Monday dawned cool and overcast. The forecast was for precipitation . . . including snow! As the day wore on it kept threatening, but nothing significant. Tuesday, however, I had to crunch through snow on the way to get the newspaper. The daffodils were blanketed. And, as the day wore on, the snow continued to fall. The (what I thought were) vulnerable daffodil shoots were almost buried. By Wednesday morning, however, the snow had begun to recede; it was gone by that afternoon. And the daffodils stood proudly, survivors, triumphant!
I guess there is no real surprise, then, that for many of the world's religious/spiritual traditions, this time of year is filled with celebrations of renewal, of the triumph of life over death, or freedom from bondage. Ostara, at the Vernal Equinox in March, is the Pagan/Wiccan celebration of the reawakening of the seeds within the earth. Zoroastrian Now Ruz, or New Year, celebrates the renewal of the world and the creation of fire. This evening, Passover begins . . . the Jewish celebration of the departure--the liberation--of the Israelite people from bondage in Israel, and their setting-forth on their journey to the Promised Land. For western Christians, today is Good Friday, marking the death of Jesus, and Sunday is Easter, the celebration of the resurrection of Jesus -- his triumph over death.*
The festivals of the triumphs, the victories, at this time are not, however, one-time celebrations. They are repeated every year. And those who pay close attention to the broader stories they celebrate will notice, too, that the triumphs, the victories, are rarely complete. True, the seeds are reawakened in the spring . . . only to flourish, re-seed themselves, and die. True, the Israelites were freed from bondage . . . only to wander for forty years in the wilderness until they reached the Promised land . . . only to struggle mightily to truly inherit it . . . and so on. True, Jesus was raised from the dead and appeared to his followers, giving them strength . . . only for them to experience multiple cycles of persecution and calm, not just in one land but many. It seems that the rhythm of life is rarely an increasingly upward series of success upon success, but rather more like some kind of sine wave, oscillating betweens highs and lows.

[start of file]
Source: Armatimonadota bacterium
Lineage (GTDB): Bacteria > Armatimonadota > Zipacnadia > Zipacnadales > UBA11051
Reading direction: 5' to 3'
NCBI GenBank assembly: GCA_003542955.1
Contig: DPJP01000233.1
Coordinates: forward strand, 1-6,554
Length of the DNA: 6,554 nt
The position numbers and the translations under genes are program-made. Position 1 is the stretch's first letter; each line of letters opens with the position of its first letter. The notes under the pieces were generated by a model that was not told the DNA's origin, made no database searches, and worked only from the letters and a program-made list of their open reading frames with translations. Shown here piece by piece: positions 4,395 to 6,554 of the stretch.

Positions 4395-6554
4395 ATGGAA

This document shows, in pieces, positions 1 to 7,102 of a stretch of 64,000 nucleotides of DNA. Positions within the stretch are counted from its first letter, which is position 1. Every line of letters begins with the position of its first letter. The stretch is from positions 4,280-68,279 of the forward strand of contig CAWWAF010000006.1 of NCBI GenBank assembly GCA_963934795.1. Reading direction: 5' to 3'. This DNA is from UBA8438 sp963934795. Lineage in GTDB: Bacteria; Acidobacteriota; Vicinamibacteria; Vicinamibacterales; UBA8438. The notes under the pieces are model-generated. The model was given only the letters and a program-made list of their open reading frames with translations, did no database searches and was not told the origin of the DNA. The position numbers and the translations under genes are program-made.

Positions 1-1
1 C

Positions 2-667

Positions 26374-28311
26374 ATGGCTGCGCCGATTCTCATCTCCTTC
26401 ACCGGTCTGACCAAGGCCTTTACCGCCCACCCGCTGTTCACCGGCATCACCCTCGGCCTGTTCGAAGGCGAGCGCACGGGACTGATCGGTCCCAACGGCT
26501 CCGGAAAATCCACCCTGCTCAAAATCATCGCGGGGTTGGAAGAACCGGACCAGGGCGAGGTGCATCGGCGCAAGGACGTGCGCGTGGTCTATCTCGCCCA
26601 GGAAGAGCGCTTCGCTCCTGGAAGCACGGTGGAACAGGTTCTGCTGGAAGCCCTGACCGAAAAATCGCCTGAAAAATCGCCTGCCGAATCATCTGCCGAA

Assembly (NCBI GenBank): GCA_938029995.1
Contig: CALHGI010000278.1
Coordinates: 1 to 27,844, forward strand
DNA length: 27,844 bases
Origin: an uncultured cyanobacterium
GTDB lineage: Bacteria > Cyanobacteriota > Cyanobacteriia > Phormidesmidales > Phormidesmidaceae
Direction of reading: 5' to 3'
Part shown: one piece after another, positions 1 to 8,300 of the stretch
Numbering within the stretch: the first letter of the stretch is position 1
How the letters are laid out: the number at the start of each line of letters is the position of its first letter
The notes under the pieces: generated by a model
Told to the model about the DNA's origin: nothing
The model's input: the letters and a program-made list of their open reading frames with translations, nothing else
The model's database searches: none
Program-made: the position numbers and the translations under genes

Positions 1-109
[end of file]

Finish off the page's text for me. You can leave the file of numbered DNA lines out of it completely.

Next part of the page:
Our holy days reiterate this with their seasonal reminders that we, too, go through many ups and downs, sowing and harvests, enslavements and liberations, deaths and rebirths. They are all reminders of hope in times of despair. They give us what we often desperately need. May these coming days, then, be a time of renewed vision and hope and for you!
For, after the snow fell, it melted. And the daffodils stood proud!
*Eastern Christianity's observance of these same events falls next week this year.